Core group - up to 5 people (family)
Dunbar notes a geometric progression, "a factor of 3" applies to these larger and larger (but increasingly less intimate) social structures. He was looking mainly at fairly primitive human social structures, but he also believes that these group sizes have impacts on how we structure organisations and social network technology.
Anyway, I go into it in more detail on that post, but here is the conclusion for social networks and organisations:
At each Dunbar's Number level, a new level of social transaction frequency and intimacy is required – it’s not a hard break as a change of state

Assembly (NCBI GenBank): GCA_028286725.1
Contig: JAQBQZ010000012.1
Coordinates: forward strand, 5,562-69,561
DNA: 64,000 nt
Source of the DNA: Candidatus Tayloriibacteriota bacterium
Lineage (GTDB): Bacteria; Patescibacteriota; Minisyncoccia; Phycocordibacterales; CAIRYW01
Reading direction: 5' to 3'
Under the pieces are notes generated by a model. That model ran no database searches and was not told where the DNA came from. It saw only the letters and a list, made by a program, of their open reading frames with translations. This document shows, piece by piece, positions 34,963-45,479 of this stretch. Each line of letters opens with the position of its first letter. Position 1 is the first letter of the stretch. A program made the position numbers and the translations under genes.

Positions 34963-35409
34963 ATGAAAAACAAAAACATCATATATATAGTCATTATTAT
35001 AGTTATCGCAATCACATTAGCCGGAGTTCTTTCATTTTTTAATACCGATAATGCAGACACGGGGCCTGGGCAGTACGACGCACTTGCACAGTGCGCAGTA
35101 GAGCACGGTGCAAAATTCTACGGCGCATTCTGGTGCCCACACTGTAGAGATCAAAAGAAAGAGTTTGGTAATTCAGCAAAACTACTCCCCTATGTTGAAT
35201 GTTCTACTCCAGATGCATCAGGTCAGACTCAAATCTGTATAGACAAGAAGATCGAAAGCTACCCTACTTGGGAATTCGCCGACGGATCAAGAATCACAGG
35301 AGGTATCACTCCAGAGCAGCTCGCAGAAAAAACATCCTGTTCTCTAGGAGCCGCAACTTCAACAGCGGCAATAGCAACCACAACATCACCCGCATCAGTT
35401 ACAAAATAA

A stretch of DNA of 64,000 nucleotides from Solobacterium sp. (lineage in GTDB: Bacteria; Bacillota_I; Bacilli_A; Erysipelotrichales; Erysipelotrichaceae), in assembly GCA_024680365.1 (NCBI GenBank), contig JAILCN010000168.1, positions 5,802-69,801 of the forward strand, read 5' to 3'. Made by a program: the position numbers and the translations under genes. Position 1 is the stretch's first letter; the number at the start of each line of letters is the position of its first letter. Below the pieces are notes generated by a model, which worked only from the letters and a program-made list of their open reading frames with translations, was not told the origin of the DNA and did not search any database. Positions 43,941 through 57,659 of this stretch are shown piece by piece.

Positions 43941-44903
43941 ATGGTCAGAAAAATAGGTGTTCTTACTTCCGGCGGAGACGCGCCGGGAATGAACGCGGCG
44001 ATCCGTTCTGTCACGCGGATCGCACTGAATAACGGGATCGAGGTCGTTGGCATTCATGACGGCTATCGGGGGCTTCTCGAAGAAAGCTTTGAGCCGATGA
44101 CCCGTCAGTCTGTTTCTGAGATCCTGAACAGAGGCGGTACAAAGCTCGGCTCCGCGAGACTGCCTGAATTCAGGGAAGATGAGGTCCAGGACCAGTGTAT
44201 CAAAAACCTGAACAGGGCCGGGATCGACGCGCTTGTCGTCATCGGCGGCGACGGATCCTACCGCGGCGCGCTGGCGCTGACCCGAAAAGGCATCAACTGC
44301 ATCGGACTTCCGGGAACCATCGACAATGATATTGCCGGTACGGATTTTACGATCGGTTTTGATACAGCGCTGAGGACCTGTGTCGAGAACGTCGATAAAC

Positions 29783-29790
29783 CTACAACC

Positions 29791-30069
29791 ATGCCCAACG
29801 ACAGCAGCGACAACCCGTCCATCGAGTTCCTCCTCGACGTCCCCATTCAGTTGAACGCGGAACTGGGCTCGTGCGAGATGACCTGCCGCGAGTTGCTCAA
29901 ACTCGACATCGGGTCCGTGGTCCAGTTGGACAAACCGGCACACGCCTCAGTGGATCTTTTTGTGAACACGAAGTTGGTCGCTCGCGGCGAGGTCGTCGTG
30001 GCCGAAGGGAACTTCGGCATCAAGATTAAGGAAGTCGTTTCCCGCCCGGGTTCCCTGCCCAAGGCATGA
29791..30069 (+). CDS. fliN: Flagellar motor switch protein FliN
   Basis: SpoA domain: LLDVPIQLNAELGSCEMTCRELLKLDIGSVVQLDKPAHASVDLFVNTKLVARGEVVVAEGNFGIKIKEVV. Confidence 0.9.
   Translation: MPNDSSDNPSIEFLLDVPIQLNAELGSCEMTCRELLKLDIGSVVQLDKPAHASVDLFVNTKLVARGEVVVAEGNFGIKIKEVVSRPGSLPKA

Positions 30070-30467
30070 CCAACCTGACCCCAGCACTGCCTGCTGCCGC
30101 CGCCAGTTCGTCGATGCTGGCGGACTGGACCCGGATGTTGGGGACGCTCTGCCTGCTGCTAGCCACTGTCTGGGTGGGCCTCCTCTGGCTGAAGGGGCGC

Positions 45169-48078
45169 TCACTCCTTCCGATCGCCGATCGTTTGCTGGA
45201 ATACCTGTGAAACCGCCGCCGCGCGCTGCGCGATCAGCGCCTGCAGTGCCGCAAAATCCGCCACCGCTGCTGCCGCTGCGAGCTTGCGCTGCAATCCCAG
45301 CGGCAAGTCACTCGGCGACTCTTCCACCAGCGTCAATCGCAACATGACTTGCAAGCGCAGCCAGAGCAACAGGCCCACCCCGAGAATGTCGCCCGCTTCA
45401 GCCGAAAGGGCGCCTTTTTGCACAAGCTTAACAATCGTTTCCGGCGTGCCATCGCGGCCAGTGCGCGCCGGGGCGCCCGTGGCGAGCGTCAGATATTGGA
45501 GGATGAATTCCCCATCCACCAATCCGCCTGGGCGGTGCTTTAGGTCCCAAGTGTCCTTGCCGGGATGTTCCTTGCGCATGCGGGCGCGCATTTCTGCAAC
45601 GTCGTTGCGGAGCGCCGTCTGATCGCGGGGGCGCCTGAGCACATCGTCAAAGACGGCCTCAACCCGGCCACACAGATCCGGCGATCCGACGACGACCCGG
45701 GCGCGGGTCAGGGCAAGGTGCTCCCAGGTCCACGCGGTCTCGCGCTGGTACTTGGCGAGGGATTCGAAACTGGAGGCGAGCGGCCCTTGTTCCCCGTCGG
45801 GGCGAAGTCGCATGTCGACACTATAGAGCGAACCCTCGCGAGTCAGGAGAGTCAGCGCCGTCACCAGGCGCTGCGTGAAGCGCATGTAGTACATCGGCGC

This allows us to make two hypotheses for Dunbar's Number in a Social Network world:
Firstly, the technology removes some of the transaction time, so in theory the Dunbar number can grow for any one of these groupings that makes heavy use of digital comms. That means that a 6 person team is not going to see a huge benefit from social technology, buts a 150 person business spread across multiple locations is more likely to see benefits. Either it can handle a % more people as well, or the same number of people more richly. However, the state shift between these groups makes it very unlikely that the technology will allow a 150 person business to have the feel of a 50 person one - more that it can run to say 200 people before losing its 150 level Dunbar status.